The Malnourished Patient Journey: Part 3 Discharge

April 26, 2022

By Samir Hussaini, MD

After being treated for an exacerbation of congestive heart failure, Part 3 of our patient journey blog series takes the patient through the discharge process. Here, we can see some common pitfalls that may occur when discharging patients who are experiencing malnutrition or at risk for malnutrition.

The Role of the Dietitian
Dietitians are invaluable healthcare providers and are essential members of the inpatient care team. They are experts in medical nutrition therapy and provide nutrition assessments and tailored nutrition interventions. Dietitians also act as an education resource for patients when it comes to information and advice for nutrition. Dietitians tailor nutrition treatment plans (e.g., oral, parenteral, and enteral nutrition) and modify diets for disease states like heart failure and renal disease.

The Patient
Mr. Doe* was discharged with home health care, as well as instructions for a cane, and follow-up with an advanced heart failure clinic. On admission, the nurse did not recognize a 6.5% weight loss, and waited to perform the MST 24 hours before discharge, leaving little room for nutrition intervention in the hospital setting. As a result, the dietitian was not consulted and a nutrition assessment and nutrition focused physical exam (NFPE) was not performed. This led to a missed opportunity for both a nutrition and medical based diagnosis of malnutrition, and the patient leaving the hospital without a nutrition care plan including nutrition interventions to follow at home.

This patient most likely would have met criteria for a malnutrition diagnosis. Screening on admission would have identified this patient as already malnourished due to him suffering from an acute exacerbation of heart failure, a 6.5% weight loss within three months, and a BMI of 19.

Different organizations use different malnutrition classification criteria (e.g., the Academy/ASPEN, Merck, GLIM, etc.) and different malnutrition workflows leaving room for non-dietitian clinicians to not be properly trained or forced to use inefficient workflows or criteria. One way to identify and overcome gaps in malnutrition care includes, adoption of practices in the Malnutrition Quality Improvement Initiative (MQii) toolkit, a collection of evidence based best practice resources for malnutrition diagnosis, and optimizing the EHR to assist in the coordination of care. One study using the MQii toolkit led to a 100% RDN-based diagnosis of malnutrition when patients were screened and identified as malnourished or at high risk, and a 4.8% increase in documentation of malnutrition¹.

Once identified, communicating the diagnosis and nutrition interventions to the patient is vital. By doing this it increases the chance of patient buy-in that will lead to better adherence to treatment plans and carrying out medical recommendations from discharge in an outpatient capacity.

Malnourished older patients are often likely to reappear to the hospital for admission. Guenter et all found that 55% of malnourished patients that were readmitted within 30 days were older than 65². One large single center study of surgical patients saw that the third most common reason for readmission was failure to thrive/malnutrition³. Physicians that ignore malnutrition during the hospital admission are making patients susceptible to this concept of malnutrition medical frailty called Post-Hospital Syndrome leading to the high probability of readmission for these patients within 30 days⁴ Hopefully, we can continue the call-to-action as physicians to think about this demographic of older malnourished patients and ensure we are discharging them with some sort of nutrition care plan.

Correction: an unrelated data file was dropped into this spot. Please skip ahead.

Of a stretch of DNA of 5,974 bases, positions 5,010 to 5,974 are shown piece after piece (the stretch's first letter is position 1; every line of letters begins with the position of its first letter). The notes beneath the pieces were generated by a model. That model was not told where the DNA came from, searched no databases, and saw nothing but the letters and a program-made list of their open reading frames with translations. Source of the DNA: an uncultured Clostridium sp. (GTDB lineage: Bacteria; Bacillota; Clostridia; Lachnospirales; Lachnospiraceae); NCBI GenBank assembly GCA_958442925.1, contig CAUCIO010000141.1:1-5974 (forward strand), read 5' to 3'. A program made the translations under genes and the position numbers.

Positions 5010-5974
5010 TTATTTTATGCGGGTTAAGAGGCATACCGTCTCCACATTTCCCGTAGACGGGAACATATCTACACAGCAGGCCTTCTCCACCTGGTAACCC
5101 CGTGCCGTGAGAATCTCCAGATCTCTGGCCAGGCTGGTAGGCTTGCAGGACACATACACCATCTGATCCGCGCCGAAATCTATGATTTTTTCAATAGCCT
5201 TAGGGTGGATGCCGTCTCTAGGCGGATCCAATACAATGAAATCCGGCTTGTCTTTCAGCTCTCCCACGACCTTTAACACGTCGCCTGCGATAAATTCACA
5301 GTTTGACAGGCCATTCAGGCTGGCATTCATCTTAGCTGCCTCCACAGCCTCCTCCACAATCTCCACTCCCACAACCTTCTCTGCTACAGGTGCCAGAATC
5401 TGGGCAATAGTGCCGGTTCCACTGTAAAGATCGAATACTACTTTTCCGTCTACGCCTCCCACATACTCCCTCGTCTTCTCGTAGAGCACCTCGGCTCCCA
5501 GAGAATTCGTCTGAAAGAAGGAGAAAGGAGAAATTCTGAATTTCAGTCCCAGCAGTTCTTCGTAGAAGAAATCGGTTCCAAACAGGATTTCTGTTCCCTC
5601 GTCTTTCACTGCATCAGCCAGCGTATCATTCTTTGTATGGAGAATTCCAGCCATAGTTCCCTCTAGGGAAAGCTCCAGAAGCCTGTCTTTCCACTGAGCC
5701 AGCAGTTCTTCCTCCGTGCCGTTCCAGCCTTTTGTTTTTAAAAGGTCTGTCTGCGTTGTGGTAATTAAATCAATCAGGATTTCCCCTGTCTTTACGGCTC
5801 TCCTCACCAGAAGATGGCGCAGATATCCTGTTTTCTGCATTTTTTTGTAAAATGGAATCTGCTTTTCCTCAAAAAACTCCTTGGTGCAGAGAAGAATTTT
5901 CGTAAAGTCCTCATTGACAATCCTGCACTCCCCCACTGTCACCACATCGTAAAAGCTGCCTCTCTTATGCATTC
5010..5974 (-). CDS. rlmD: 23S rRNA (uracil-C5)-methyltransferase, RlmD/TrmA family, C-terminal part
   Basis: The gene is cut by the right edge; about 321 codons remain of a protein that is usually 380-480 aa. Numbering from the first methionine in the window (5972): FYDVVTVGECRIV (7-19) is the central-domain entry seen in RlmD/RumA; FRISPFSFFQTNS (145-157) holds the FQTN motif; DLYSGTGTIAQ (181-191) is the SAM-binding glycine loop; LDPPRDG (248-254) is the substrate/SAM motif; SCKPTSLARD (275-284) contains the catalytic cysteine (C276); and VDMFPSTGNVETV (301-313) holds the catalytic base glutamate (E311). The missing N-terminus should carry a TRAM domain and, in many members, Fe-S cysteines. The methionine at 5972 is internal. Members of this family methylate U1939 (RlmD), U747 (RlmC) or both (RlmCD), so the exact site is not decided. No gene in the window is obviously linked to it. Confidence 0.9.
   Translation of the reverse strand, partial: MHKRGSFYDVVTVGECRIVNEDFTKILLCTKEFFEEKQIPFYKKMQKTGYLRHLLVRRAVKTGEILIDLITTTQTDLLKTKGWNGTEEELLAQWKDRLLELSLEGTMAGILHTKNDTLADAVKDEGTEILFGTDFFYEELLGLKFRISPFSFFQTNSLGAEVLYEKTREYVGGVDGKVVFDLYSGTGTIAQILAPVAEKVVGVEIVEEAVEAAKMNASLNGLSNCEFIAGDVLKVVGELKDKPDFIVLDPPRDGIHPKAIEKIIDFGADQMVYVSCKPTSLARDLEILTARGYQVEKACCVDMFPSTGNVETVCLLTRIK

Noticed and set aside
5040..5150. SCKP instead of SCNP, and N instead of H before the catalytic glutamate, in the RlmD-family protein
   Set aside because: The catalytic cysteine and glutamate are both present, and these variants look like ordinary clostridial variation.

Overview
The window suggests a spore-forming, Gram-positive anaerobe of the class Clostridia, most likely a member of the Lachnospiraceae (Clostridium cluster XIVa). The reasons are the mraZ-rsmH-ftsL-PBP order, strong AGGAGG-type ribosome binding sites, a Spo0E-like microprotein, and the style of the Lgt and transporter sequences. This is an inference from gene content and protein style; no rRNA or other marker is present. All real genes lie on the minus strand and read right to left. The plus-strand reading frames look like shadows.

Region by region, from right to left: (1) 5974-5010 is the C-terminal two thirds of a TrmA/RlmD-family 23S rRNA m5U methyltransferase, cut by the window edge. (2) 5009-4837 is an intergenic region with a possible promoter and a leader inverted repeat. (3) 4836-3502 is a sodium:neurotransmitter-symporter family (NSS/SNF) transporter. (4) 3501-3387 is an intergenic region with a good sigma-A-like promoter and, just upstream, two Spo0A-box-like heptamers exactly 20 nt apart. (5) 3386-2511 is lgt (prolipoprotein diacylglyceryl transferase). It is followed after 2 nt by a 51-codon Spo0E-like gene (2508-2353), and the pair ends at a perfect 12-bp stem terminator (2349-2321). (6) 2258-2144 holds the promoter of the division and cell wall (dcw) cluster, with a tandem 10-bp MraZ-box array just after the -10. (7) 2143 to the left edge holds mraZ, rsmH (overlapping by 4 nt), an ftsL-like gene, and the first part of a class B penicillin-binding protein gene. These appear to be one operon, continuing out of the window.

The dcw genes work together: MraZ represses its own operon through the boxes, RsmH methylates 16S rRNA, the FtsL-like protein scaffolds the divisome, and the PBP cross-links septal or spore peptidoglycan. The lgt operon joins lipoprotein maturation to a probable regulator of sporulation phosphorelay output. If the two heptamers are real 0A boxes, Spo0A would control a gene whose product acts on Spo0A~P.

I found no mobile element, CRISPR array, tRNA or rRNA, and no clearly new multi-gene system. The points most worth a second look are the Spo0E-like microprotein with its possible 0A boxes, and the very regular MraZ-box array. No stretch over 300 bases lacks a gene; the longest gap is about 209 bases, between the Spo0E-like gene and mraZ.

Identifying malnutrition and prescribing the correct nutritional intervention is vital. Even though this patient’s journey through this particular hospital stay did not result in correctly identifying the signs and symptoms of malnutrition, we will see in part 4, what it looks like when a malnourished patient is properly assessed and treated during a hospital visit.

What areas in this patient’s journey do you feel can be improved?

Junum’s MalnutritionCDS™ software improves clinical workflows, saves physicians time, and drives hospital revenue. Our intuitive tools operate within existing EHR workflows, giving clinicians easy access to the nutrition insights they need to drive improved outcomes. Junum’s MalnutritionCDS™ increases the quality of malnutrition care and drives new top-line revenue along with providing a KPI data driven scorecard to track progress.

*To protect the patient’s identity, names and initials have been changed.


¹ Silver HJ, Pratt KJ, Bruno M, Lynch J, Mitchell K, McCauley SM. Effectiveness of the Malnutrition Quality Improvement Initiative on Practitioner Malnutrition Knowledge and Screening, Diagnosis, and Timeliness of Malnutrition-Related Care Provided to Older Adults Admitted to a Tertiary Care Facility: A Pilot Study. J Acad Nutr Diet. 2018 Jan;118(1):101-109. doi: 10.1016/j.jand.2017.08.111. PMID: 29274640.
² Guenter P, Abdelhadi R, Anthony P, Blackmer A, Malone A, Mirtallo JM, Phillips W, Resnick HE. Malnutrition diagnoses and associated outcomes in hospitalized patients: United States, 2018. Nutr Clin Pract. 2021 Oct;36(5):957-969. doi: 10.1002/ncp.10771. Epub 2021 Sep 6. PMID: 34486169.
³ Kassin MT, Owen RM, Perez SD, Leeds I, Cox JC, Schnier K, Sadiraj V, Sweeney JF. Risk factors for 30-day hospital readmission among general surgery patients. J Am Coll Surg. 2012 Sep;215(3):322-30. doi: 10.1016/j.jamcollsurg.2012.05.024. Epub 2012 Jun 21. PMID: 22726893; PMCID: PMC3423490.
⁴ Krumholz HM. Post-hospital syndrome--an acquired, transient condition of generalized risk. N Engl J Med. 2013;368(2):100-102. doi:10.1056/NEJMp1212324

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